Now there are plenty of countries who are not party to the Rome agreement of 2002 and are not members of the ICC besides the US, but all NATO members are (except for Turkey, of course). We've heard this before, Bolton's Mustache has been tangling with the ICC since it was created 16 years ago.  But Alex Whiting at Just Security cautions that this time, with Trump at the helm, the stakes are much higher, and the damage that the Trump regime will do could be irreversible.
[t]here is the looming Afghanistan investigation, which will likely be authorized any day now by a pre-trial chamber and which no doubt prompted Bolton’s speech today. Indeed, White House Press Secretary Sarah Sanders said on Monday, “They told us they were on the verge of making that decision, and we’re letting them know our position ahead of them making that decision.” The pending decision is expected to authorize the prosecutor to investigate the Taliban and Afghan government forces, as well as U.S. personnel for acts of torture against detainees in Afghanistan and at black sites in Poland, Romania, and Lithuania. There are reasons to believe that the ICC prosecutor will focus on the crimes of the Taliban, that far exceed in scale the allegations against U.S. persons, but just the existence of this investigation will likely become an impediment to a more constructive relationship between the U.S. and the ICC in the future. On Monday Bolton described the potential U.S. targets of an ICC investigation as “American patriots, who voluntarily went into harm’s way to protect our nation, our homes, and our families in the wake of the 9/11 attacks.” Given this framing, it will be challenging for future administrations to find a path back to even a constructive relationship with the ICC.

In sum, the policies announced today should not be dismissed as just some more overheated bluster from Bolton and this administration. The new rhetorical framing and policy positions genuinely risk serious damage to the ICC and the rule of law around the world, and these steps will be difficult, if not impossible, to undo. The court, for instance, may no longer be recognizable by the time a new U.S. administration makes the effort to pick up the pieces.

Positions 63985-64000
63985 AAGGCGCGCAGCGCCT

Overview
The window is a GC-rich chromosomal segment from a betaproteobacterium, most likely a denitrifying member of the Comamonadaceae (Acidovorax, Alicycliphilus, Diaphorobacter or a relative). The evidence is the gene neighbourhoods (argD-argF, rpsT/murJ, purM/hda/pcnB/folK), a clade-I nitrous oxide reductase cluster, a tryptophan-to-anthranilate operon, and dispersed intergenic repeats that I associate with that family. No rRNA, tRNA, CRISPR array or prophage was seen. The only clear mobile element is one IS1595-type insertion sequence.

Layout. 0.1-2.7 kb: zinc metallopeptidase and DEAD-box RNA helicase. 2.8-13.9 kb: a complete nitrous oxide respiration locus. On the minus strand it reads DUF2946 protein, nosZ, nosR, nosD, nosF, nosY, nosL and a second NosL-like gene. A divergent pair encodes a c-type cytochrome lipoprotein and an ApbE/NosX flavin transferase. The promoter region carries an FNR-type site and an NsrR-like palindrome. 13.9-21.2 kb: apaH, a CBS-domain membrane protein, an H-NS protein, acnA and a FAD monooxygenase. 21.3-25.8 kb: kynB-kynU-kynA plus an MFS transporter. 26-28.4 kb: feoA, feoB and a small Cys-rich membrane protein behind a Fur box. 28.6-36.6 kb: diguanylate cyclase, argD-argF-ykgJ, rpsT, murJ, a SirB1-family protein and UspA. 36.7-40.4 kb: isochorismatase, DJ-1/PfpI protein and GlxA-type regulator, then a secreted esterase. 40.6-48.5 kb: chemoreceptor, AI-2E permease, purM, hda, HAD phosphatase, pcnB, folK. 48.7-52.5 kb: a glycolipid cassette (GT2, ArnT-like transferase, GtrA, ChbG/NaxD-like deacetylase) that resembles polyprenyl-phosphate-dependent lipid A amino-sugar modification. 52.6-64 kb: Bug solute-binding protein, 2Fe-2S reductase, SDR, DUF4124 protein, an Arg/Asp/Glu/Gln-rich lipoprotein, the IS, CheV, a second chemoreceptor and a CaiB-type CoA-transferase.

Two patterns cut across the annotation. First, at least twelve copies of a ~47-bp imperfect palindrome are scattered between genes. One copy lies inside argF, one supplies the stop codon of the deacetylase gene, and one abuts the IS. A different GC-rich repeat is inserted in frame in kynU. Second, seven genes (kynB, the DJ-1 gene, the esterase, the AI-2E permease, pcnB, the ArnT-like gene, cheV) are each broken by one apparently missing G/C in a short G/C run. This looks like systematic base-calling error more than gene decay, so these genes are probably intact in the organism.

While the new U.S. posture reflects the particular ideological stances of Bolton and President Trump, it is also a further consequence of the misguided embrace of torture by U.S. government officials following 9/11. It is because the ICC is turning to scrutinize allegations of U.S. torture in Afghanistan and elsewhere that Bolton had to turn his sights on the court and bring out a wrecking ball. The U.S. has a proud tradition of initiating, supporting, funding, and participating in international institutions to achieve accountability for international crimes, dating back to Nuremberg and continuing through the 1990s in the former Yugoslavia, Rwanda, Cambodia, Sierra Leone, and elsewhere. Today the U.S. turned against that legacy, likely for many years to come.

I fully expect Trump to demand that fellow NATO allies leave the ICC once it becomes clear that US military personnel will be facing war crimes investigations for 16 years in Afghanistan.  And if I were Vladimir Putin, I could think of no easier way to destroy NATO permanently than to talk Trump into this exact fight we're seeing play out now.

No comments:

Related Posts with Thumbnails